ROME — William Friedkin, who will be feted by the 62nd Locarno Film Festival with its Honorary Pard for career achievement, is widely considered the epitome of an American auteur in Europe.
“He represents the best of American independent cinema, and by that I mean those who maintain their independence and their identity, even while working for the majors,” says fest topper Frederic Maire, who adds, “Friedkin revolutionized genre movies while working from the very core of the Hollywood studio system.”
The helmer, whose 18 feature films over four decades include classics such as multiple Oscar-winner “The French Connection” and “The Exorcist,” as well as cult films like “To Live and Die in L.A.,” also will be making the trek to the Swiss lakeside fest to hold a master class.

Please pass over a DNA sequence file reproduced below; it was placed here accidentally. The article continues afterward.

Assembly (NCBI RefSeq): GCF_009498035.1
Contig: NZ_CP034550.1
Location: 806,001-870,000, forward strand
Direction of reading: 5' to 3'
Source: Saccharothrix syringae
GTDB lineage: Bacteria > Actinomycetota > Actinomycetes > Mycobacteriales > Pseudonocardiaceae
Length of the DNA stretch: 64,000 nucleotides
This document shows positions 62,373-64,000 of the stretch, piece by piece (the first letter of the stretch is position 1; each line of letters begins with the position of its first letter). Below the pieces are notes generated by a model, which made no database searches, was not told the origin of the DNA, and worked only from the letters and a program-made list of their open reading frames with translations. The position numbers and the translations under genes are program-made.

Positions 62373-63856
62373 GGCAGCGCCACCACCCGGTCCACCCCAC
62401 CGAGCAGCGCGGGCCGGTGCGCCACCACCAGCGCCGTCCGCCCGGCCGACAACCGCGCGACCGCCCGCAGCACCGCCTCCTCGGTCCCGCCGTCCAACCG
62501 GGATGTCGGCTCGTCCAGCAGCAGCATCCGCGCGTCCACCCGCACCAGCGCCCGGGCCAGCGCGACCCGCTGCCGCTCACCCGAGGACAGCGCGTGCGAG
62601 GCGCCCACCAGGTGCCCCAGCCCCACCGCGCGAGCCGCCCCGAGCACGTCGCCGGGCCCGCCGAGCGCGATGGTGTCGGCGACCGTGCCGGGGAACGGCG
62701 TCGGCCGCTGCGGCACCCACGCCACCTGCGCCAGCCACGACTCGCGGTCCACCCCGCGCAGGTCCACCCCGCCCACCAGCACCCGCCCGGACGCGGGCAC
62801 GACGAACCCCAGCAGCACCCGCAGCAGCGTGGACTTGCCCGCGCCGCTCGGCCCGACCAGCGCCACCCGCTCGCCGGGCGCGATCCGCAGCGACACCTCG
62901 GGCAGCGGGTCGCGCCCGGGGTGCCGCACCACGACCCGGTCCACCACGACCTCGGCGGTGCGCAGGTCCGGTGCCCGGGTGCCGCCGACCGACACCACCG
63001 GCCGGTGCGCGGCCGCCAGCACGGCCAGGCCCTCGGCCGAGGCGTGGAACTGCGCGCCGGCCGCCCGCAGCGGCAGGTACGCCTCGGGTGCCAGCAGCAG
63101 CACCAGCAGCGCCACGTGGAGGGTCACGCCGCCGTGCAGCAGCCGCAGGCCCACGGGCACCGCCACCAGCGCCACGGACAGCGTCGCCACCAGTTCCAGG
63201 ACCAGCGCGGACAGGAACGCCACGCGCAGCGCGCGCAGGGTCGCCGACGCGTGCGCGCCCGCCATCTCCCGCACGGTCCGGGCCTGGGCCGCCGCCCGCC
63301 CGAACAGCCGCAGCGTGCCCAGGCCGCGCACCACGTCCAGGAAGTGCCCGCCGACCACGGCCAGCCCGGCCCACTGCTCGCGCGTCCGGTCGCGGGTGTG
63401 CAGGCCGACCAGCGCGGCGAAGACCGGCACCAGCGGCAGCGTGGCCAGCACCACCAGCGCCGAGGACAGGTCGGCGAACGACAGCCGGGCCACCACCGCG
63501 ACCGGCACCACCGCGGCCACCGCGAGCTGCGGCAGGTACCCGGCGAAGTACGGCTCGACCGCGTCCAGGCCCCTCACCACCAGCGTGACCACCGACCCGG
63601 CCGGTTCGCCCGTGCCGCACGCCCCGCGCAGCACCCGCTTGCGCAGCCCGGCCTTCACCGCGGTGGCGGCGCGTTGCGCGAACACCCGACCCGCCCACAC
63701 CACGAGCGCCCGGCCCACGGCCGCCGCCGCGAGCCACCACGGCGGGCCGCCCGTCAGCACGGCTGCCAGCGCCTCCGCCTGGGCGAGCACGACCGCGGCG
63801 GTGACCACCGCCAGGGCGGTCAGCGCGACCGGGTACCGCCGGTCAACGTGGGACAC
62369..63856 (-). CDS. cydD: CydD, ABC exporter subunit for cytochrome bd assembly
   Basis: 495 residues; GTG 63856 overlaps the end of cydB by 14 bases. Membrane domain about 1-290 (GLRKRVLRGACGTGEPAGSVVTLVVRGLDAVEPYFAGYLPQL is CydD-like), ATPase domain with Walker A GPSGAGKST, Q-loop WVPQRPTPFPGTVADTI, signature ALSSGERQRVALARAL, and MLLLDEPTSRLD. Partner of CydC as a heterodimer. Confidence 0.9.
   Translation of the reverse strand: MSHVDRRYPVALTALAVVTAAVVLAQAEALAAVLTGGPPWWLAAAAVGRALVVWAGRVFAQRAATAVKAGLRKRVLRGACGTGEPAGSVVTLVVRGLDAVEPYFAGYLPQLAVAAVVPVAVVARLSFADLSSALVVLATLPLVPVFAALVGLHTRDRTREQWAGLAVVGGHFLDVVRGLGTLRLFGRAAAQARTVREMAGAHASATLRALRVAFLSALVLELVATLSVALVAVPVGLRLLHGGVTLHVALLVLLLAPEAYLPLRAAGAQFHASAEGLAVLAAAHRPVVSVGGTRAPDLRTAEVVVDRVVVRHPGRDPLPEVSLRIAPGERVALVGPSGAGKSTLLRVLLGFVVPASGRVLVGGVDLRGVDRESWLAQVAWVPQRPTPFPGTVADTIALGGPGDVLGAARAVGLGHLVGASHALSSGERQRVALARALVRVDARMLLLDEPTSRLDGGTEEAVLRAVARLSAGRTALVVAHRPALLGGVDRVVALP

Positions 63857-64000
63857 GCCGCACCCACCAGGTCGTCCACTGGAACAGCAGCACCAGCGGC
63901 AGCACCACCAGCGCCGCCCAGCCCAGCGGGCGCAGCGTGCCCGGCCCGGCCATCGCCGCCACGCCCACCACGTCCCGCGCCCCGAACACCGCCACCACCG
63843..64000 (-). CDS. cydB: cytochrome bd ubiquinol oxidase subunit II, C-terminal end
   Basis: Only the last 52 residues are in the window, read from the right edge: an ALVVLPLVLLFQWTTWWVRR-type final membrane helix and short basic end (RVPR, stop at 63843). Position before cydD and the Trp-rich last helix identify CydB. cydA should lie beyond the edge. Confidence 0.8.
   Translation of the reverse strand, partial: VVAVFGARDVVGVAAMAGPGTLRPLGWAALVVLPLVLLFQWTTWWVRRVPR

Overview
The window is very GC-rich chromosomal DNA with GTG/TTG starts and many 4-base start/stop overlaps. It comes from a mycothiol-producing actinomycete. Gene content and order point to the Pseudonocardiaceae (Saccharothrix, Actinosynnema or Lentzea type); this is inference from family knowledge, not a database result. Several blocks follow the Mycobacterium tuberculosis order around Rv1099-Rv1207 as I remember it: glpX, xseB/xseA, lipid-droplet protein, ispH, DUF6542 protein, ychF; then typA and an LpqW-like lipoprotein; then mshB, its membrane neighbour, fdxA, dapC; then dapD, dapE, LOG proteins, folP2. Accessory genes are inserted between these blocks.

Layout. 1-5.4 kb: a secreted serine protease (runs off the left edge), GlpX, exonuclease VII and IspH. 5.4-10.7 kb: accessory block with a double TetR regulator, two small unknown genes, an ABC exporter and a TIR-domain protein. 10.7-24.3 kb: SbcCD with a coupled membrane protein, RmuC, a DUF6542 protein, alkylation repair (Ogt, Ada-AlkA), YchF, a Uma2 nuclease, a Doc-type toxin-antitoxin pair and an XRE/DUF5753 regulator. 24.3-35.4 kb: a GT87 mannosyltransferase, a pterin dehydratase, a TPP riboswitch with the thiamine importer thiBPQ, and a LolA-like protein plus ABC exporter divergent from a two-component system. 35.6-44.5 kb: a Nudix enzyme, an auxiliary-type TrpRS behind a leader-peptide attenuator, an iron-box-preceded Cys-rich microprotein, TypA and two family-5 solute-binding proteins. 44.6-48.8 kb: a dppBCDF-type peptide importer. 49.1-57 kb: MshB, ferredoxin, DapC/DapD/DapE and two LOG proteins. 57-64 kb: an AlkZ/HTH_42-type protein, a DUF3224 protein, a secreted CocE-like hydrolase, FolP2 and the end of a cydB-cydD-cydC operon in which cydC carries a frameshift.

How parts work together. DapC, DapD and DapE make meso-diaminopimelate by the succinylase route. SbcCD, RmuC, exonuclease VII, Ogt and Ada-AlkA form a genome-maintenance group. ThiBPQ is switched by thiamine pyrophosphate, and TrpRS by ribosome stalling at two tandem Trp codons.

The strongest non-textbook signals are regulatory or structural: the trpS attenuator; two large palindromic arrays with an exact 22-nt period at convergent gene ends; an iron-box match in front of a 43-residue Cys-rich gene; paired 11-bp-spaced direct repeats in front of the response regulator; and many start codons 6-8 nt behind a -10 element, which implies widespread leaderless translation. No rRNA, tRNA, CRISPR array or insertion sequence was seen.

“To Live and Die in L.A.” will unspool in Locarno’s 8,500-seat Piazza Grande, which is Europe’s largest open-air venue.
Friedkin’s honor, marking Locarno’s 20th Golden Pard, aims to fill what Maire considers a bit of a gap, given that although Friedkin is widely celebrated in Italy and France, he has been a bit overlooked in Germany and Switzerland.
The fest has always tried to alternate honoring European or Asian helmers belonging to the more classic auteur tradition — such as Gaul’s Jacques Rivette and Portugal’s Manoel de Oliveira, or Taiwan’s Hou Hsiao-Hsien — with Americans working within more commercial constraints, such as Joe Dante.
Other previous career award recipients include Jean-Luc Godard, Bernardo Bertolucci and Ken Loach.
Friedkin, whose latest work is the horror film “Bug,” which screened in 2006 in Cannes, has lately taken to directing operas and is preparing Puccini’s “La Fanciulla del West” for the Paris Opera.